Wednesday, April 05, 2006

The Birth of Nations

Islam is evil. To allow it to continue is a crime against Humanity. To lose a war against Islam is a war crime.

Just war is just.

"It is like writing history with Lightning."

Wilson worked hard to integrate new immigrants into the Democratic party, into the army, and into American life. For example the war bond campaigns were set up so that ethnic groups could boast how much money they gave. He demanded in return during the war that they repudiate any loyalty to the enemy, saying, "Any man who carries a hyphen about with him carries a dagger that he is ready to plunge into the vitals of this Republic whenever he gets ready."

Our nation must be re-born.

I have met them at close of day
Coming with vivid faces
From counter or desk among grey
Eighteenth-century houses.
I have passed with a nod of the head
Or polite meaningless words,
Or have lingered awhile and said
Polite meaningless words,
And thought before I had done
Of a mocking tale or a gibe
To please a companion
Around the fire at the club,
Being certain that they and I
But lived where motley is worn:
All changed, changed utterly:
A terrible beauty is born.

W.B. Yeates.
****

War Crime?

3 comments:

mo0s3 said...

Hi, sorry I havent read much of your blog so I dont know if you meant it as a joke, but if you really think Islam is evil and shouldn't be allowed to continue then that sort of outlook isn't really very conducive to getting along. It's reasonably similar to a fundamentalist Muslim's attitude that all westernisms are bad and therefore should be exterminated. I myself follow Islam and as far as I know I am not that evil, neither are most of my Muslim friends.
Cheers
Belal

Charles Henry said...

hi belal I haven't seen any previous comments of yours so I don't know if you meant your comment above as a joke, but if you really think Islam isn't becoming synonymous with evil, and should be encouraged to continue as it is currently practiced in many parts of the world, then that outlook isn't very conducive to stopping the current wave of violence engulfing our world in the name of allah.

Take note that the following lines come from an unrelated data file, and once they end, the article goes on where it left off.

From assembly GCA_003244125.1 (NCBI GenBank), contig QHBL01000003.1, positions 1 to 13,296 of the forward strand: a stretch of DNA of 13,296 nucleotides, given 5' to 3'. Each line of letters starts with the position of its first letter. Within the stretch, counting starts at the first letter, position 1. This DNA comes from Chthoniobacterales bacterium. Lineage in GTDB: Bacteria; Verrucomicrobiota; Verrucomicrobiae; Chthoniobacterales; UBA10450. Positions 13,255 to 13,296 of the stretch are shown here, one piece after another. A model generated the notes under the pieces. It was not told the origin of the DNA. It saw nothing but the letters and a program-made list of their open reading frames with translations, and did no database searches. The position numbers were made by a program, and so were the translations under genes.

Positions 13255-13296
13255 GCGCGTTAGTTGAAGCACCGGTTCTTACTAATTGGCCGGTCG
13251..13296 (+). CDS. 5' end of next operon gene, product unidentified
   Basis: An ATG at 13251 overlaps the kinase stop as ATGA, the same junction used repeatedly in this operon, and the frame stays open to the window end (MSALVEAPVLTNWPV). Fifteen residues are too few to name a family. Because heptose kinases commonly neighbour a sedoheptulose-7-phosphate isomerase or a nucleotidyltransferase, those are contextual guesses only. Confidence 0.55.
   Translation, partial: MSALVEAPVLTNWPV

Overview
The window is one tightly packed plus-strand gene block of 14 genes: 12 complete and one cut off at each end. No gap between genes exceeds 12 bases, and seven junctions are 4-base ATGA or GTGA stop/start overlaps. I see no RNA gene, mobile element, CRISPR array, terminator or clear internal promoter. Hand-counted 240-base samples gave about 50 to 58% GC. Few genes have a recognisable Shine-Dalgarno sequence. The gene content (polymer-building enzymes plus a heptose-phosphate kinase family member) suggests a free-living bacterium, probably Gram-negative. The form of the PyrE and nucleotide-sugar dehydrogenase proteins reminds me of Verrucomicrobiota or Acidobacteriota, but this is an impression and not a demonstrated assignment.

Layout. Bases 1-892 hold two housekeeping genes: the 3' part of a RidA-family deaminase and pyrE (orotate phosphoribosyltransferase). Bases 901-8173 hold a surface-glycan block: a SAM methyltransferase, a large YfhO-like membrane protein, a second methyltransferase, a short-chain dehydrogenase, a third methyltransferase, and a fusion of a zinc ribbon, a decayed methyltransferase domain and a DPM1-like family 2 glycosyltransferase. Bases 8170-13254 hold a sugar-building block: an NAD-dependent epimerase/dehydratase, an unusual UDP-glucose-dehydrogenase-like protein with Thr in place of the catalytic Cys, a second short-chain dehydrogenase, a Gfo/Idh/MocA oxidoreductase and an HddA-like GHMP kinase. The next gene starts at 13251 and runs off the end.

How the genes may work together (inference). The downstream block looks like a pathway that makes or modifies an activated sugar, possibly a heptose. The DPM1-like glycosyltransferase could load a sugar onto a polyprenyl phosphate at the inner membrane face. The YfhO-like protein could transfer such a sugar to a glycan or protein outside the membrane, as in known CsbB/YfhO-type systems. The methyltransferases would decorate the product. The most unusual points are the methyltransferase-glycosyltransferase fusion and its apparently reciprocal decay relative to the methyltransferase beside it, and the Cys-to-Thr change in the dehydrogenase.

If you follow islam and have not been actively trying to change the direction your fellow practitioners are taking your religion, then I think it is open to debate, whether or not you might be evil, as well as your muslim friends. In my opinion it is absolutely open to debate, as to whether or not you are a "true" muslim. If you pick and choose which suras to agree with, are you the correct practitioner, or is mullah omar?

If I heard that the Pope was organizing stonings in Vatican City would I be expected to shrug my shoulders and say, "ehh, I'm not that kind of catholic".

If I heard that there was forced marriage of pre-teen girls in Salt Lake City's Temple could I be proud in shrugging my shoulders and saying "well I'm not that kind of Mormon."

If I heard that apostate members of the Church of England were going to be put to death in Westminster Abbey for having abandoned England's official religion, as the descendant of british immigrants would I sleep untroubled that night?

If I were muslim and saw, day in and day out, what was being done in the name of my peaceful religion, would I be right in being as smug as you are?
Do you really, truly, honestly, not see why good people, the world over, begin to feel it is not going to be possible for islam, as it increasingly being practiced, to co-exist with the modern world?

As for your point about muslim fundamentalism, I'll have to concede that part of the debate, as you would know far more about that than we would... glad to see you agree, at least, that it is a bad thing. That's one thing we have in common.

dag said...

No joke about Islam, though you might have, (though you didn't,) pick uped up on the in-jokes as I dashed off the piece above: The first refers to D.W. Griffith's film The Birth of a Nation," primarily about the founding of the Ku Klux Klan in the southern states after the Civil War. I make what I thought was a nice comparison to the founding of the Republic of Ireland in Yeates poem "Easter, 1916."

The questions you might have asked follow along eht lines of the nature of civil government and society. What is a good government born of blood? Is The USA a bad place because of the KKK? Is Ireland a bad place because Yeates is a fascist? Is Irish nationalism a good thing in Ireland but a bad thing in the American south?

You could have asked some interesting questions, but you didn't, and I have nothing to contribute in response to what you did that Charles didn't do far better than I could have anyway.